Virginia Western’s general education learning outcomes, or core competencies, are designed to promote student learning that helps prepare students for life and work. Our general education learning outcomes are centered on six general education core competencies that are shared in common across the Virginia Community College System (VCCS).
Click each competency to learn more about it.
Civic Engagement: the ability to contribute to the civic life and well-being of local, national, and global communities as both a social responsibility and a life-long learning process.
A civically engaged student will:
- interact with community organization
- demonstrate social awareness
- identify and apply civic knowledge to their field
Critical Thinking: the ability to use information, ideas and arguments from relevant perspectives to make sense of complex issues and solve problems.
A competent critical thinker evaluates evidence carefully and applies reasoning to decide what to believe and how to act. A student who thinks critically can:
- identify and summarize issues
- identify key assumptions
- provide accurate evidence
- present logical conclusions
Professional Readiness: the ability to work well with others and display situationally and culturally appropriate demeanor and behavior.
A student that demonstrates professional readiness will exhibit the following characteristics:
- strong management skills
- consistent attendance
- strong interpersonal skills
- positive workplace demeanor
Quantitative Literacy: the ability to perform accurate calculations, interpret quantitative information, apply and analyze relevant numerical data, and use results to support conclusions.
A person who is quantitatively literate possesses the skills and knowledge necessary to apply the use of logic, numbers, and mathematics to deal effectively with common problems and issues. A person who is quantitatively literate can:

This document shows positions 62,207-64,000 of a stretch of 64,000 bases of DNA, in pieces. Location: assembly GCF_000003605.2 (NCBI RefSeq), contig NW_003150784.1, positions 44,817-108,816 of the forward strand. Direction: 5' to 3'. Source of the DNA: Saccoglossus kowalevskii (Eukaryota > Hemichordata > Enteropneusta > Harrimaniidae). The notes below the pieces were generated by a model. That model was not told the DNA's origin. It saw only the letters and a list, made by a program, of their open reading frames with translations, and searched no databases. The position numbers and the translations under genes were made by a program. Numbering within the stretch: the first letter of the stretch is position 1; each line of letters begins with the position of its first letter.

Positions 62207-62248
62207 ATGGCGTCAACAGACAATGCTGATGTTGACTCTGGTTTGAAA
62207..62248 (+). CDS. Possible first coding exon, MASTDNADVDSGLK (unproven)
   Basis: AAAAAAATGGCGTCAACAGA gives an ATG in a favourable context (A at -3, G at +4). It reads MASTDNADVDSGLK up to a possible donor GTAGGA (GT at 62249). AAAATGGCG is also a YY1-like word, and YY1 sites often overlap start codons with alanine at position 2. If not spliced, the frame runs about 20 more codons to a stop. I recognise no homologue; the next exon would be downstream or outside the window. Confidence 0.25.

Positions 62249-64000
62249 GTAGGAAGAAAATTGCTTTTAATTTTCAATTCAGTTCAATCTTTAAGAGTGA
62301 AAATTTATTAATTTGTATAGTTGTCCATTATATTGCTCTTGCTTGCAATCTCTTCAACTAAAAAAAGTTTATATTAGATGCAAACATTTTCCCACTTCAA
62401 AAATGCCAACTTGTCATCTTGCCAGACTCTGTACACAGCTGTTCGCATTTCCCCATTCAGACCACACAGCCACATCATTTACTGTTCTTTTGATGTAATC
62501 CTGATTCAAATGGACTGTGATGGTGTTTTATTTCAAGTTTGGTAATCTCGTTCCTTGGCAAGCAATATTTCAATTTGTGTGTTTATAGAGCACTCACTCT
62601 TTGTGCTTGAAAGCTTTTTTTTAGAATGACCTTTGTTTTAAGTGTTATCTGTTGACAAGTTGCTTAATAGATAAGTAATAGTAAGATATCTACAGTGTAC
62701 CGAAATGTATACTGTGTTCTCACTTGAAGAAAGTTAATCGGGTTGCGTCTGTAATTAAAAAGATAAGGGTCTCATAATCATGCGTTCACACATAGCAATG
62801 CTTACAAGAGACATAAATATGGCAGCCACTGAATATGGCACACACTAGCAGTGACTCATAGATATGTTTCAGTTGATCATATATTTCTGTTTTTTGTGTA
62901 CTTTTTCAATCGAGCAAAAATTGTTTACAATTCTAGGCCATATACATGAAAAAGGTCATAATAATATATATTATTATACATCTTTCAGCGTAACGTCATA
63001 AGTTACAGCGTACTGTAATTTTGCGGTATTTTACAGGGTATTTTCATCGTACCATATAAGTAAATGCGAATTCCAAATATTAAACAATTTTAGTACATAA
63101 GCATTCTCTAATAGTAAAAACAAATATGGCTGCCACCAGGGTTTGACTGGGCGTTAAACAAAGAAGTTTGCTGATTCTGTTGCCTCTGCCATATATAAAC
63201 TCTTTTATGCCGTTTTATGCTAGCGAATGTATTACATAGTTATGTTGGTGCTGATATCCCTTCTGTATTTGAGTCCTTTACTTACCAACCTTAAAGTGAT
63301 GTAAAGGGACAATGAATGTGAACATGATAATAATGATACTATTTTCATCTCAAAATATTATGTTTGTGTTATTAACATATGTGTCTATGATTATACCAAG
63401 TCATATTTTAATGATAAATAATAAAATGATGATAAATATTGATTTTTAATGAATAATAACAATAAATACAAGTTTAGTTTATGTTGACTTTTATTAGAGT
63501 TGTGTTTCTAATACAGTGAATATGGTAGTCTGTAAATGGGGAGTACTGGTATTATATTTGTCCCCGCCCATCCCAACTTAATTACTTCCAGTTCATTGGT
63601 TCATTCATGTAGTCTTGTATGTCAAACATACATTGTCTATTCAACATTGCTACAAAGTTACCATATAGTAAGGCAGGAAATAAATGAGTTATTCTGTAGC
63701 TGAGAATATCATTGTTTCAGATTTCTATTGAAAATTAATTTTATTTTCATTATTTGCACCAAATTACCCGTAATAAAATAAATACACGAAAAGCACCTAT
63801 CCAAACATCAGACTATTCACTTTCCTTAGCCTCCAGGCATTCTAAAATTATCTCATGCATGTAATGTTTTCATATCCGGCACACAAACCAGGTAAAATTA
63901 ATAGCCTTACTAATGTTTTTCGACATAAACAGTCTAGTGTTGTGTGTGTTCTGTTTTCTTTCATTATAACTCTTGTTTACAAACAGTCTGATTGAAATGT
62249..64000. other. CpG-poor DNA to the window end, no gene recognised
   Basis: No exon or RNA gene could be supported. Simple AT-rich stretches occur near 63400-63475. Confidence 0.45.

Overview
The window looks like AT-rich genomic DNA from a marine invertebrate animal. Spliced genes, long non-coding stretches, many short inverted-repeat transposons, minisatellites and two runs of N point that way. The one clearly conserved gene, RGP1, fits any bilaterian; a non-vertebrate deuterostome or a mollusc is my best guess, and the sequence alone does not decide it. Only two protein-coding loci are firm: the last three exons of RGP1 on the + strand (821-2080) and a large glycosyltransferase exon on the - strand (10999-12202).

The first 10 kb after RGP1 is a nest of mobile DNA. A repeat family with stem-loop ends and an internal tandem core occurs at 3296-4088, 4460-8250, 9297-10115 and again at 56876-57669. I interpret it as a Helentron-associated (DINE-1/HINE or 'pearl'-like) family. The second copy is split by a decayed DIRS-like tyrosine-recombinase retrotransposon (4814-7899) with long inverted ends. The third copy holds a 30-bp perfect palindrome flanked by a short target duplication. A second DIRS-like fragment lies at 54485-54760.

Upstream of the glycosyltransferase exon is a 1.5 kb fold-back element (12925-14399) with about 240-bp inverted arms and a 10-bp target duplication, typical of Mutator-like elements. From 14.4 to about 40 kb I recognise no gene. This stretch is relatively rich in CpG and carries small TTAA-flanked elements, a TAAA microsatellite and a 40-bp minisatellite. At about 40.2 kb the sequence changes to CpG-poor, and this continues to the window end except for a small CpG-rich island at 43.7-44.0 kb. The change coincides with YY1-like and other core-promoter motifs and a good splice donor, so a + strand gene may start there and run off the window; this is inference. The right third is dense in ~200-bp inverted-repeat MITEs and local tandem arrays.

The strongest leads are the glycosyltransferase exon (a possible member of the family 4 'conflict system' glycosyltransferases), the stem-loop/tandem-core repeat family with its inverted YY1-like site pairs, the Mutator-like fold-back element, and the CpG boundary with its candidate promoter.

- perform accurate calculations
- interpret quantitative information
- analyze relevant numerical data
- use results to support conclusions
Scientific Literacy: the ability to apply the scientific method and related concepts and principles to make informed decisions and engage with issues related to the natural, physical, and social world.
A person who is competent in scientific literacy adheres to a self-correcting system of inquiry (the scientific methods) and relies on empirical evident to describe, understand, predict and control natural phenomena. A student is scientifically literate can:
- formulate a hypothesis
- collect data
- analyze data
- draw accurate conclusions based on data
Written Communication: the ability to develop, convey, and exchange ideas in writing, as appropriate to a given context and audience.
A competent written communicator can develop, convey, and exchange ideas in writing, as appropriate to a given context and audience. Students with strong written communication skills can:
- organize content in a logical order
- create a well-stated thesis
- create well-developed paragraphs supporting the thesis
- create a well-developed conclusion
- use proper grammar, spelling, and sentence structure
- use proper word choice
Assessing student progress using these core competencies helps Virginia Western know how well we are preparing our students. Assessment helps us monitor the success of our curriculum and educational support programs, and fosters ongoing efforts to improve programs and student learning.
Virginia Western’s general education learning outcomes assessment program is supported and reviewed by The State Council of Higher Education of Virginia (SCHEV), the Virginia Community College System (VCCS), and the Southern Association of Colleges and Schools, Commission on Colleges (SACSCOC). Meeting and exceeding the high expectations of these agencies offers students, parents, employers, and legislators an assurance of the educational excellence provided by Virginia Western.
The following reports are in PDF format.
The General Education Competencies, defined by the VCCS, are Civic Engagement, Critical Thinking, Professional Readiness, Quantitative Literacy, Scientific Literacy and Written Communication. Two competencies are assessed each year according to the guideline below.